A local anesthetic is the first line of defense against the discomfort of a dental procedure. This type of anesthetic is injected into the gums near the treatment area, blocking the nerves that transmit pain sensations. Many patients only need local anesthesia to feel comfortable, but those who have dental anxiety or are undergoing lengthy, invasive procedures may need something else to help them relax.
One option is the inhalation of nitrous oxide, which produces euphoric feelings and offers a minimal level of sedation. The effects of nitrous oxide wear off quickly without unpleasant aftereffects, allowing patients to drive themselves home when the procedure is over.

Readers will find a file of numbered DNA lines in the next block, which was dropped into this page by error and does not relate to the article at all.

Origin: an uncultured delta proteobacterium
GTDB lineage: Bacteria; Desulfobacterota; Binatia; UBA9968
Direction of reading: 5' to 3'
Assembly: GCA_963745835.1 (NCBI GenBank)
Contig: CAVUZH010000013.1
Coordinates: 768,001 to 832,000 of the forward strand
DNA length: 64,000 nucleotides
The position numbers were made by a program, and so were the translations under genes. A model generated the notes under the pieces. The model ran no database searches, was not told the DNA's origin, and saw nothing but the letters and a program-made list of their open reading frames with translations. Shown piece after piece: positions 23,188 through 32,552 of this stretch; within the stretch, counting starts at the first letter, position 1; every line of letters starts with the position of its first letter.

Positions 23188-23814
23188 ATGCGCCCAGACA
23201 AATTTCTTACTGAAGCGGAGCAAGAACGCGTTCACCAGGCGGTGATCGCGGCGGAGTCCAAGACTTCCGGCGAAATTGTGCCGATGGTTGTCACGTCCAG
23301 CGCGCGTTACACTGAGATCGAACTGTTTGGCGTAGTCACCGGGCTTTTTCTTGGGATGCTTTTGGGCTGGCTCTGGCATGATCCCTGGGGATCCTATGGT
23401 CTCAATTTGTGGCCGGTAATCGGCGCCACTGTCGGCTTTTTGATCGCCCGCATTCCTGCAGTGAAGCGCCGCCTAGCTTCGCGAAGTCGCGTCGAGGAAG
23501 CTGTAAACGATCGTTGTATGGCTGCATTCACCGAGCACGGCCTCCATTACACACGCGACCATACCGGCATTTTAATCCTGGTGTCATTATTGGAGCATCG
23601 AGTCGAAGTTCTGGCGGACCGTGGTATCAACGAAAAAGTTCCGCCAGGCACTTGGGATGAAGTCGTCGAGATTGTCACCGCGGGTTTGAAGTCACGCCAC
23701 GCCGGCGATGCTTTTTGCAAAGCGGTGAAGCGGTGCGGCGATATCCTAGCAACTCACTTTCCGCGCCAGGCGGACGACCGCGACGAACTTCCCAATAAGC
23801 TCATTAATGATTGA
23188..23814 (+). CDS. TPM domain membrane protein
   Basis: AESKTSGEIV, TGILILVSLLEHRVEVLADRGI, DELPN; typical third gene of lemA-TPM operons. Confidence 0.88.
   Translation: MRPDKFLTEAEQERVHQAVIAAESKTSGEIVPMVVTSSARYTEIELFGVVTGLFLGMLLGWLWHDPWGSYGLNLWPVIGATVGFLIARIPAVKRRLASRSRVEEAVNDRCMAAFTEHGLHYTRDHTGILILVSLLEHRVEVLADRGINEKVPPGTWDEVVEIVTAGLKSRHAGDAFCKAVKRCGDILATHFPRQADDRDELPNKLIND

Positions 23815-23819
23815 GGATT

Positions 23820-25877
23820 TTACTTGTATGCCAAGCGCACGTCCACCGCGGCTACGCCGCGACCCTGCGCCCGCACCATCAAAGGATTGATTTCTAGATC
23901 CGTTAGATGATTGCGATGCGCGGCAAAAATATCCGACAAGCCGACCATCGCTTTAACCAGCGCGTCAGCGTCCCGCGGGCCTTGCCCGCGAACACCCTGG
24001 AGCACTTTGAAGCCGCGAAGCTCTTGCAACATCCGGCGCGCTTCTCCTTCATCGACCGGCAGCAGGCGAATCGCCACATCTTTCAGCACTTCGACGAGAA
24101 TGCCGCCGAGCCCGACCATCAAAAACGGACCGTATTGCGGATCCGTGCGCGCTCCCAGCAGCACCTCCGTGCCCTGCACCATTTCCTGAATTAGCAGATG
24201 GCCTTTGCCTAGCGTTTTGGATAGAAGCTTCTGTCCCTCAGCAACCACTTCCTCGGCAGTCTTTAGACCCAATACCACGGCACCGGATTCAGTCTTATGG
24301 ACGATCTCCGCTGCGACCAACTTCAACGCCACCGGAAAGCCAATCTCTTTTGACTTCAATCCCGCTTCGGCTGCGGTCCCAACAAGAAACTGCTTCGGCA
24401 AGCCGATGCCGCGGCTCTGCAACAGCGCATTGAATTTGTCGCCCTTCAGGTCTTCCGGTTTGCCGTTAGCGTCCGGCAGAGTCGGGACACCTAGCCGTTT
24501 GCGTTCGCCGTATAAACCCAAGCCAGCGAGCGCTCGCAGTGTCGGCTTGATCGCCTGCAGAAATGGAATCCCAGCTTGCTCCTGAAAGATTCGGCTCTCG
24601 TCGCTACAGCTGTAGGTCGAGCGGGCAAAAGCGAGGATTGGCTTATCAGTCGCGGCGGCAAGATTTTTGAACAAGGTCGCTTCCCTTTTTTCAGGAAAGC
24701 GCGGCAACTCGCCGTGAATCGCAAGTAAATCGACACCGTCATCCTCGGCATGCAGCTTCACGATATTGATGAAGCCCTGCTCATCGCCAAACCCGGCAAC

For deeper levels of relaxation, oral or IV sedation may be used. The dentist can induce mild or moderate drowsiness using anti-anxiety drugs at varying dosages. Oral sedation is administered in pill form in advance of the procedure and needs time to take effect. IV sedation is administered through an intravenous line immediately before the procedure and works much faster. Patients undergoing oral and IV sedation often report being in dream-like states and frequently do not remember the procedure at all. These medications take time to wear off, so patients need to organize a ride home from the dentist’s office after the dental work is complete.